How to deal with cases of child protection

Astrid Schön

Thursday, 13 December 2018

When children are supported and monitored by Children's’ Social Services, this can be for a myriad of reasons, ranging from abuse, exposure to domestic violence, criminal exploitation, child sexual exploitation and much more. The most common reason we tend to see is neglect.

Neglect itself comes in many different forms but it can have profound effects on the children in the family.

To be clear – the vast majority of parents love their children. But in some cases, parents are unable to keep their children safe or provide for them so they thrive and are safeguarded by those who are supposed to be in charge.

When we talk about neglect, this can be physical or emotional. In order to thrive, children don’t just need to be fed and clothed, educated and protected from harm. They also need to feel loved, be cared for, spoken to, nurtured and emotionally developed.

Some parents are unable to keep their children from harm as they may have mental health problems, are preoccupied by domestic violence, afflicted by substance abuse, have physical disabilities that prevent them from caring for their children adequately or simply do not have the understanding or parental skills it takes to raise children, keep them safe and nurture them.

Many children we see in alternative provision and pupil referral units are beyond parental control, a process which started from when the children were very young.

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When parents find themselves unable to parent their children effectively, they can display highly risky behaviours by the time they become teenagers.

Trying to get a 15-year-old to confirm when they have been left to their own devices for most of their childhood is a pretty difficult thing to do. All agencies involved can do is to minimise risk and educate the parent and the child as much as possible to prevent them from further harm.

Some of the most common issues we see when it comes to physical neglect are things like children not having access to food in the home and having to rely on school feeding them.

We also frequently buy students new clothing, from shoes to winter coats, if parents are non-responsive when we raise concerns about inadequate clothing or are claiming that their child is refusing to come to school because their shoes are broken.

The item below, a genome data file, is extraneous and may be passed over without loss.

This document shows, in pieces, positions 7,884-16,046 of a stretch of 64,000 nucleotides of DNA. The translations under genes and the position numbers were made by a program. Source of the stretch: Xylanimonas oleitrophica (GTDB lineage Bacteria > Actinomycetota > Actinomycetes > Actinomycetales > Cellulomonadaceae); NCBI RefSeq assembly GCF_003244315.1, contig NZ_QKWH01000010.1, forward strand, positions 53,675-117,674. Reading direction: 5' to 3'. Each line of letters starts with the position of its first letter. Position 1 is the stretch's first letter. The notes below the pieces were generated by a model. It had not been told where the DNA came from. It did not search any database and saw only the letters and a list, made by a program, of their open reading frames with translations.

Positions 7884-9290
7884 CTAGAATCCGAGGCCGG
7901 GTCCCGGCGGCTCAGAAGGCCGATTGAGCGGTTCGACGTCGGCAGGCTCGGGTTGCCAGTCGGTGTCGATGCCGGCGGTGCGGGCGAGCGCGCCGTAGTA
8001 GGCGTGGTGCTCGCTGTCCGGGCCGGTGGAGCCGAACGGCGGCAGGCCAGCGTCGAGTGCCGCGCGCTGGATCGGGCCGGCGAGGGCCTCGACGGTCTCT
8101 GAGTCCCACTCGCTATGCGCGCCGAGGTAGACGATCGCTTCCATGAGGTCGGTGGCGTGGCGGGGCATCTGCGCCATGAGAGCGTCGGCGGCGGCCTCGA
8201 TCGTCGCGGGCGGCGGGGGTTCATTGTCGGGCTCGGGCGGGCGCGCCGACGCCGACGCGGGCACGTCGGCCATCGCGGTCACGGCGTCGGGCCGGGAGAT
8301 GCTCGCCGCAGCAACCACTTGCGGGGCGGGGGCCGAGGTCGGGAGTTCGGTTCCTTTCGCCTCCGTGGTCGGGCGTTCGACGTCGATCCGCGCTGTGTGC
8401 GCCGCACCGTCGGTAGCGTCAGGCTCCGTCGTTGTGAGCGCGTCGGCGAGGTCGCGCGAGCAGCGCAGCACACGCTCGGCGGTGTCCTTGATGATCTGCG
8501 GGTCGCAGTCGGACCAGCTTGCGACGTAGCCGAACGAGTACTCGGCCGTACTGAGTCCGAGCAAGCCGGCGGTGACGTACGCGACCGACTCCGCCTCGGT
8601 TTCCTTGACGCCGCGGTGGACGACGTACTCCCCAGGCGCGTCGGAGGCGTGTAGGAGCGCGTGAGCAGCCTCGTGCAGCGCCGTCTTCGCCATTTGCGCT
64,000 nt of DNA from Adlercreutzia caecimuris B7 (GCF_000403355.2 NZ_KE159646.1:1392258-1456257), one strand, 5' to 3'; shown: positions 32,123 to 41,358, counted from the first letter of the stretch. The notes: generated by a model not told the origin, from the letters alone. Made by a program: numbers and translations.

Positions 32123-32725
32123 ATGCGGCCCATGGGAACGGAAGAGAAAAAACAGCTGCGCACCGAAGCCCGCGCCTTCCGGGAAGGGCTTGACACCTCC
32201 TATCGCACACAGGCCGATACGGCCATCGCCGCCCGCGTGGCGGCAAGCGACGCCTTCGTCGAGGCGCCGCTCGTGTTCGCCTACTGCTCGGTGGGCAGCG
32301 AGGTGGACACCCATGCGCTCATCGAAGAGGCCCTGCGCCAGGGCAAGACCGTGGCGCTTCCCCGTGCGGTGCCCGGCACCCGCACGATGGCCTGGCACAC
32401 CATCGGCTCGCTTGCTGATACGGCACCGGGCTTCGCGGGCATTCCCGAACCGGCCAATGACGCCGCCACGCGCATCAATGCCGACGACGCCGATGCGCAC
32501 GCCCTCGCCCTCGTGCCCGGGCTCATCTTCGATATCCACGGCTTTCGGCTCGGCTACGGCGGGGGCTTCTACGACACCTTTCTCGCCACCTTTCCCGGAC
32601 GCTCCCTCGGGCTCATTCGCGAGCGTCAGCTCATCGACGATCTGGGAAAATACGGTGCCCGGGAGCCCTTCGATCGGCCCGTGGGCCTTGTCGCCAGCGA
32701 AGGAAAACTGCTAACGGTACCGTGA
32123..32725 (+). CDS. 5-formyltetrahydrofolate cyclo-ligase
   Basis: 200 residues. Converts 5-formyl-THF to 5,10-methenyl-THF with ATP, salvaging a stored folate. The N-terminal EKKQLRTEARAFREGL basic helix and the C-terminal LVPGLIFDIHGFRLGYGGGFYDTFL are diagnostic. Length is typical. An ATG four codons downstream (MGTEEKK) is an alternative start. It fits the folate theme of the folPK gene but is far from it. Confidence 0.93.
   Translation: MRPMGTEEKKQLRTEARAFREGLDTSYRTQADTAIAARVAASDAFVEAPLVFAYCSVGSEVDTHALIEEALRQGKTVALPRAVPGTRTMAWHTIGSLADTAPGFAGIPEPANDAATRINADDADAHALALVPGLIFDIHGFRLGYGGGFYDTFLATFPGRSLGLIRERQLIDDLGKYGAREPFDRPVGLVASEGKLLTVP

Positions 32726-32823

Many of our students also live in unacceptable housing conditions, such as severe overcrowding, no bedding or sheets or furniture, which means many prefer t spend their time outside with friends or people who don’t have their best interested at heart.

We also often come across parents who don’t take their child to see the GP, the dentist or the optometrist. Parents also sometimes don’t take their child to A&E if they had an injury or an accident. All our key workers have taken some of their key students to various medical appointments at one point or another.

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Sometimes parents fail to report their children missing or don’t show any interest in where their child has been whilst they were away.

We also see parents who know that their children are abusing drugs or alcohol but are unable to put strategies in place to manage their behaviours, which often escalate very quickly.

We often also see emotional neglect in families, which has the same causes as physical neglect but can be willful and cruel.

The most common ways parents are emotionally neglectful towards their children is when they show their children no warmth, love or care. The child is ignored, excluded, side-lined from conversations or any parental interaction and the child is made to feel unloved, a perpetual burden to the parent’s lifestyle or goals. Children who have experienced this kind of neglect either withdraw and become sad or – this is when they usually get excluded from their mainstream education, act out in protest to the neglect they’re experiencing.

Either way, addressing and remedying a family situation when it has come this far is incredibly difficult.

Behaviours are entrenched and hard to shift and all social workers and school can do are to try and manage escalating behaviours and keep children safe whilst allowing them to remain with their families.



About our Community Expert


Astrid Schön
Community Expert

With 15 years of experience in mainstream schools and over four years in alternative provision, Astrid has worked with the most able as well as the most disadvantaged students in London.

She is currently the Deputy Head at London East AP, the pupil referral unit in Tower Hamlets, one of the largest in the UK, leading on many teaching and learning initiatives to address underachievement of students in both mainstream and AP. Astrid also leads on curriculum development, assessment and strategic development of the pupil referral unit.

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